It’s been a fun and somewhat controversial week in the Capitol.  I’ll mention in this Report a few of the bills that have been making the news.
First, lets talk about HB 334 which I co-sponsored in the House.  In November of 2016, Missouri voters approved a new constitutional provision (Article VIII, Section 11) requiring individual voter identification and verification, and authorized “valid government-issued photo identification.”  To implement and require “valid government-issued photo identification” under this constitutional provision, enabling legislation is required.  HB 334 will do just that and will enable photo voter identification in Missouri. This bill will improve election integrity in Missouri.  Voter fraud is very difficult to prove when you can’t say and really don’t know who actually did vote.  This past week HB 334 passed out of the House.
Next, I’ll address HB 349.  If eventually passed, this bill will appropriate more state money for local public schools to help pay for student busing.  After checking with the experts and based on a percentage of the total school bus transportation costs for each school, Willow Springs School District will receive approximately $102,000 additional funds for bus transportion, Bakersfield $43,000 more, Koshkonong $23,000 more, and West Plains $149,000 more in state funding.
If a second part of HB 349 is passed, the bill will also provide school scholarships to help kids in some of the poorest metropolitan areas in the state.  Locally, we are blessed to have both great public and private schools, but some places don’t. In some areas and for a very long time, the school graduation rates in a few public schools have been very bad. This bill is intended to help families that cannot afford to send their kids to a different school the opportunity to do so, but regardless, this part of House Bill 349 does not apply to our local schools.  By specific terms, the bill limits its application to schools in towns greater than 30,000 in population.
To explain further, the original bill as written by Representative Phil Christofanelli (District 105) allowed the scholarship to be available statewide, but he agreed to change his language adding this 30,000 town restriction because of intense pressure from some school districts.  He had to compromise to get any version of the bill passed.
This bill does help families meeting federal poverty guidelines in bigger areas allowing their kids to apply for scholarships to attend a more successful private school in their area.  Most of those funds will come from private donations, but arguably, not all.  By amendment, it also creates a 5-year safety window for those bigger school districts to maintain state funding at the same level for an additional 5 years.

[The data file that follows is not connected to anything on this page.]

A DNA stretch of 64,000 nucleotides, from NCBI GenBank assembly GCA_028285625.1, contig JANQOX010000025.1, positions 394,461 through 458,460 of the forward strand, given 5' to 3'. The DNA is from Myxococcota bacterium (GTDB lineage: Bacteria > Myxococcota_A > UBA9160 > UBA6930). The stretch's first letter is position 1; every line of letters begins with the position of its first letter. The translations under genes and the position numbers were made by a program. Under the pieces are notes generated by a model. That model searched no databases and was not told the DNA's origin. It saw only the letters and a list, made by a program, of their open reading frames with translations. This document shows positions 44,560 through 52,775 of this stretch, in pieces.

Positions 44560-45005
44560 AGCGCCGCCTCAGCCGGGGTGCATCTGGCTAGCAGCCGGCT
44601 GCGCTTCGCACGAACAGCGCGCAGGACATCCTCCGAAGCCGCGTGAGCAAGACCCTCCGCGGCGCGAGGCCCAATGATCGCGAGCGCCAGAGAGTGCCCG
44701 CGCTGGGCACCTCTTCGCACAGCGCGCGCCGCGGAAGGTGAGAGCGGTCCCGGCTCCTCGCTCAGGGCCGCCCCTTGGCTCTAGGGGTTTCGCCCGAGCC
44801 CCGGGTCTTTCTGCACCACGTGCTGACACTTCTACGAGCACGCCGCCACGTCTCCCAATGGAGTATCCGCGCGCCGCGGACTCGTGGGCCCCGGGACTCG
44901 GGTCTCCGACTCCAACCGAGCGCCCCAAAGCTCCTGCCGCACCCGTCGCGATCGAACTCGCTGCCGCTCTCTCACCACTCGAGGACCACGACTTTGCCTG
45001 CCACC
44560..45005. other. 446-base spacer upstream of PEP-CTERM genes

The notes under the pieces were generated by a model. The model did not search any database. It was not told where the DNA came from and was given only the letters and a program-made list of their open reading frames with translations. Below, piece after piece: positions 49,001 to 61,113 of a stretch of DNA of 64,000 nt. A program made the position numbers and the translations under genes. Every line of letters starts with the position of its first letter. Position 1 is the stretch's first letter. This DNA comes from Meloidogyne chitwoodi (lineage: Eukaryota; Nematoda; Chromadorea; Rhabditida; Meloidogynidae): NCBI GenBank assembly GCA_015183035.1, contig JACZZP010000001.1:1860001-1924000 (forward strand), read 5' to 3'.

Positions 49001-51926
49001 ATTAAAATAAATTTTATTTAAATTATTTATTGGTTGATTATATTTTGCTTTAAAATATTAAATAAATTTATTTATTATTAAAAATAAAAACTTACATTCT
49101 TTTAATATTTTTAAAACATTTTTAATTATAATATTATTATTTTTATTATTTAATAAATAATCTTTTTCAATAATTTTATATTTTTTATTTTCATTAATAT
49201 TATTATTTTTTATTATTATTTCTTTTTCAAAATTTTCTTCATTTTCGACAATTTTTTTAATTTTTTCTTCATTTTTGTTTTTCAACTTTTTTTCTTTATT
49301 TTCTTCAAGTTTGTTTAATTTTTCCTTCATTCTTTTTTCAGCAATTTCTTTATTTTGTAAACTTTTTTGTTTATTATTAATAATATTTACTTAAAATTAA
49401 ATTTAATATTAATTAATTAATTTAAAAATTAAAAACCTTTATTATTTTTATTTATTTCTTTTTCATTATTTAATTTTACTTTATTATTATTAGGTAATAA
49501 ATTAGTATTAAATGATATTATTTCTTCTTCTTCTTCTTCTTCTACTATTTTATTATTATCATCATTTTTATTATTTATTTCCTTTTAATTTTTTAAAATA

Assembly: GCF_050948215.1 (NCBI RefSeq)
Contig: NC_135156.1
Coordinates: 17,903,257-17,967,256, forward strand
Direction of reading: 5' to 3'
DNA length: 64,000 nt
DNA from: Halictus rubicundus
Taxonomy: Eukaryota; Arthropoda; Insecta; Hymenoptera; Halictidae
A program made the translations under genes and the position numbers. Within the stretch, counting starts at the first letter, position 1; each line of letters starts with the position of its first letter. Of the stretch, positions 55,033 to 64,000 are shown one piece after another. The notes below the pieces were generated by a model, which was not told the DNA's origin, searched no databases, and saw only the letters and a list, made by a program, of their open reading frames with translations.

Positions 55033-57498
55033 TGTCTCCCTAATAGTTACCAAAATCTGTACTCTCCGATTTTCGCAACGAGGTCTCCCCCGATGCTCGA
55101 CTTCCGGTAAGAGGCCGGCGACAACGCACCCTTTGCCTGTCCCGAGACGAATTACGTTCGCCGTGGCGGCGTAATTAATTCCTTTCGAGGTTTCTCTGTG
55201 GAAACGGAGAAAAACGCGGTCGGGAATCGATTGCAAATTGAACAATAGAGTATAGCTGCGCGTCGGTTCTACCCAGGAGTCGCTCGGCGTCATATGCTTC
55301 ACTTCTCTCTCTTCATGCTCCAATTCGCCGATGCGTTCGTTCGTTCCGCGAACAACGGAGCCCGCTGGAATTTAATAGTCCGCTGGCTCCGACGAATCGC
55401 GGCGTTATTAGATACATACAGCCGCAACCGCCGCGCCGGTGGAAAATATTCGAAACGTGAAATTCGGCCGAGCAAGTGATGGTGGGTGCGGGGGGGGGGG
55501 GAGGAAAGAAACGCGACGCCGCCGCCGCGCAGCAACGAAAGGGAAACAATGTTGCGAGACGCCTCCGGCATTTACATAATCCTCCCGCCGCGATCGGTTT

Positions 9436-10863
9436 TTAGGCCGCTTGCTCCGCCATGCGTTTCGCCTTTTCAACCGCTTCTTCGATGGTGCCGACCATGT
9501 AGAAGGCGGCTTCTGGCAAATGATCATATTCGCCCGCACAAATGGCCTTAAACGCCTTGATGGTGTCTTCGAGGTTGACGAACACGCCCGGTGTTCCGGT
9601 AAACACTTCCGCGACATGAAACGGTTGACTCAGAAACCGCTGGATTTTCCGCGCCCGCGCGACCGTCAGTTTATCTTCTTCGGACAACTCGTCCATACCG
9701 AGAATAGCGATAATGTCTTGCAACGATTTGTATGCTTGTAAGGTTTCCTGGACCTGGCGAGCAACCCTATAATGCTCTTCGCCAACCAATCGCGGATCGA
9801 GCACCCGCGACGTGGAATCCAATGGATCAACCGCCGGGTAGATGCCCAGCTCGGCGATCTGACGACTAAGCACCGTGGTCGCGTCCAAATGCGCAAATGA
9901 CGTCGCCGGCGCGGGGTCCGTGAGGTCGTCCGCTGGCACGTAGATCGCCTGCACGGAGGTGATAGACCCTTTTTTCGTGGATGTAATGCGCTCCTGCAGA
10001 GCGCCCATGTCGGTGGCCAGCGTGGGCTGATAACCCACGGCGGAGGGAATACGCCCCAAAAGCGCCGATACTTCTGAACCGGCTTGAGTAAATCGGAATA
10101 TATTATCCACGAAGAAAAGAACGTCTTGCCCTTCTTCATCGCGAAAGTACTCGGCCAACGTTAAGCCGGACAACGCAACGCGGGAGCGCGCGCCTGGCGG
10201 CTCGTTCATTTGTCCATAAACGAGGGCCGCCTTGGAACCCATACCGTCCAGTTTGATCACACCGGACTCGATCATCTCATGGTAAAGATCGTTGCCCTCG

Some folks might not agree with the final goal of this bill which is to allow kids in the poorest metropolitan areas at least the fighting chance to get a better education.  I’m not sure why, but it is my understanding that some lobbyists and special interest groups still oppose even this watered down version.  Cowering to lobbyists is not acceptable.  To me, helping kids pass high school especially in areas where they largely don’t is a good thing.  
I will always support our great local teachers laboring long and hard  always putting our kids first. I strongly believe that receiving a quality education is vitally important to all students even those not being blessed to live in the Ozarks. By the slimmest of margins this bill passed the House but still has to pass through lengthy debate in the Senate.  I’d like to hear what you think?
And to close, I’ll highlight HB 1242  which I filed and sponsor.  A few years back and before my time at the Capitol, a bill known as “Raise the Age” was passed and signed into law.  It set an effective date for the new law to be January 1, 2021, but it also made provisions of the new law subject to appropriation of necessary funds.  When effective, this law will raise the age a person can be charged as an adult for criminal purposes from age 17 to 18.  For kids under that age, a teenager is by law treated as a child, and when in trouble, he or she goes to juvenile court not to adult court (unless certified to stand trial as an adult).
Because of bad drafting in the original bill, there now is big legal dispute in the state about whether or not that age change became effective at the beginning of this year.  Some counties are enforcing the change (raising the age), but most are not, arguing necessary funding was never appropriated.  HB 1242 will clarify several juvenile code provisions including the effective date of the raise the age law.
This is really important not only for charging purposes (adult or juvenile court) but also because many laws forbid placing children into adult jails and adults into juvenile detention facilities.  Legally, we simply shouldn’t treat a person as an adult at 17 in someplaces in Missouri  and an adult at 18 in others.  It doesn’t make any sense.  Although reasonable minds might differ as to whether any change in law from 17 to 18 should have originally been done, It’s my hope that this bill will pass and fix the goof-up in the old bill language that is a causing so many problems. 
If you have other concerns and suggestions, please let me know.  I look forward to continuing to represent your common sense, conservative values.  If you would like to schedule a specific time to meet locally, please call my office at 573-751-1455, or my office email at  
Best regards,
David Evans
Missouri State Representative
District 154

Howell County News

110 W. Main St.,
Willow Springs, MO 65793

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